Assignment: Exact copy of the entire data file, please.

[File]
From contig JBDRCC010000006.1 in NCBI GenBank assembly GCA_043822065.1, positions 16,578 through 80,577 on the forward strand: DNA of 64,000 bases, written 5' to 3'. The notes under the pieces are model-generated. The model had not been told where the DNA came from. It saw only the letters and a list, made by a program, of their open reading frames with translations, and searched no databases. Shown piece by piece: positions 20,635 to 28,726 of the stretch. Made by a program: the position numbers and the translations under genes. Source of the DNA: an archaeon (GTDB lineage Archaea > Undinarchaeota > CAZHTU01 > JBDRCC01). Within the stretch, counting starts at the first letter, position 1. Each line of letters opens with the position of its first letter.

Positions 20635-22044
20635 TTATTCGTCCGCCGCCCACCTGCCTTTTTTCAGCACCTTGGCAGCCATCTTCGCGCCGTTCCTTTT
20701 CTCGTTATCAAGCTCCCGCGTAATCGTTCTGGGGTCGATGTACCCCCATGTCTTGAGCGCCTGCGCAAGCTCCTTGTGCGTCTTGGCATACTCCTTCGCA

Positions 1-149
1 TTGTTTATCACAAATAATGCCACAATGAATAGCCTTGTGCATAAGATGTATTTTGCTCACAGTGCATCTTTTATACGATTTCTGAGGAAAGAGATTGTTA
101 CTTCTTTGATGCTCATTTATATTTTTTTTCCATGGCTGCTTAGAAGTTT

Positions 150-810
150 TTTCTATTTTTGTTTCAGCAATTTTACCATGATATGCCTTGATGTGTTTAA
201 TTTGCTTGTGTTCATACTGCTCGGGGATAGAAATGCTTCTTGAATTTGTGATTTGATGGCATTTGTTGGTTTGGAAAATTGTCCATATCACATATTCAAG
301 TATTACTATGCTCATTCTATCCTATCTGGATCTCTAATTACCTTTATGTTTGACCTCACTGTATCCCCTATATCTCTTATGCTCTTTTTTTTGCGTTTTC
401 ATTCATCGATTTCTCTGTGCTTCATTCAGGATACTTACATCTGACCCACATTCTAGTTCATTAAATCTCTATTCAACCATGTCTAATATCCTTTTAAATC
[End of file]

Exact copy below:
From contig JBDRCC010000006.1 in NCBI GenBank assembly GCA_043822065.1, positions 16,578 through 80,577 on the forward strand: DNA of 64,000 bases, written 5' to 3'. The notes under the pieces are model-generated. The model had not been told where the DNA came from. It saw only the letters and a list, made by a program, of their open reading frames with translations, and searched no databases. Shown piece by piece: positions 20,635 to 28,726 of the stretch. Made by a program: the position numbers and the translations under genes. Source of the DNA: an archaeon (GTDB lineage Archaea > Undinarchaeota > CAZHTU01 > JBDRCC01). Within the stretch, counting starts at the first letter, position 1. Each line of letters opens with the position of its first letter.

Positions 20635-22044
20635 TTATTCGTCCGCCGCCCACCTGCCTTTTTTCAGCACCTTGGCAGCCATCTTCGCGCCGTTCCTTTT
20701 CTCGTTATCAAGCTCCCGCGTAATCGTTCTGGGGTCGATGTACCCCCATGTCTTGAGCGCCTGCGCAAGCTCCTTGTGCGTCTTGGCATACTCCTTCGCA

Positions 1-149
1 TTGTTTATCACAAATAATGCCACAATGAATAGCCTTGTGCATAAGATGTATTTTGCTCACAGTGCATCTTTTATACGATTTCTGAGGAAAGAGATTGTTA
101 CTTCTTTGATGCTCATTTATATTTTTTTTCCATGGCTGCTTAGAAGTTT

Positions 150-810
150 TTTCTATTTTTGTTTCAGCAATTTTACCATGATATGCCTTGATGTGTTTAA
201 TTTGCTTGTGTTCATACTGCTCGGGGATAGAAATGCTTCTTGAATTTGTGATTTGATGGCATTTGTTGGTTTGGAAAATTGTCCATATCACATATTCAAG
301 TATTACTATGCTCATTCTATCCTATCTGGATCTCTAATTACCTTTATGTTTGACCTCACTGTATCCCCTATATCTCTTATGCTCTTTTTTTTGCGTTTTC
401 ATTCATCGATTTCTCTGTGCTTCATTCAGGATACTTACATCTGACCCACATTCTAGTTCATTAAATCTCTATTCAACCATGTCTAATATCCTTTTAAATC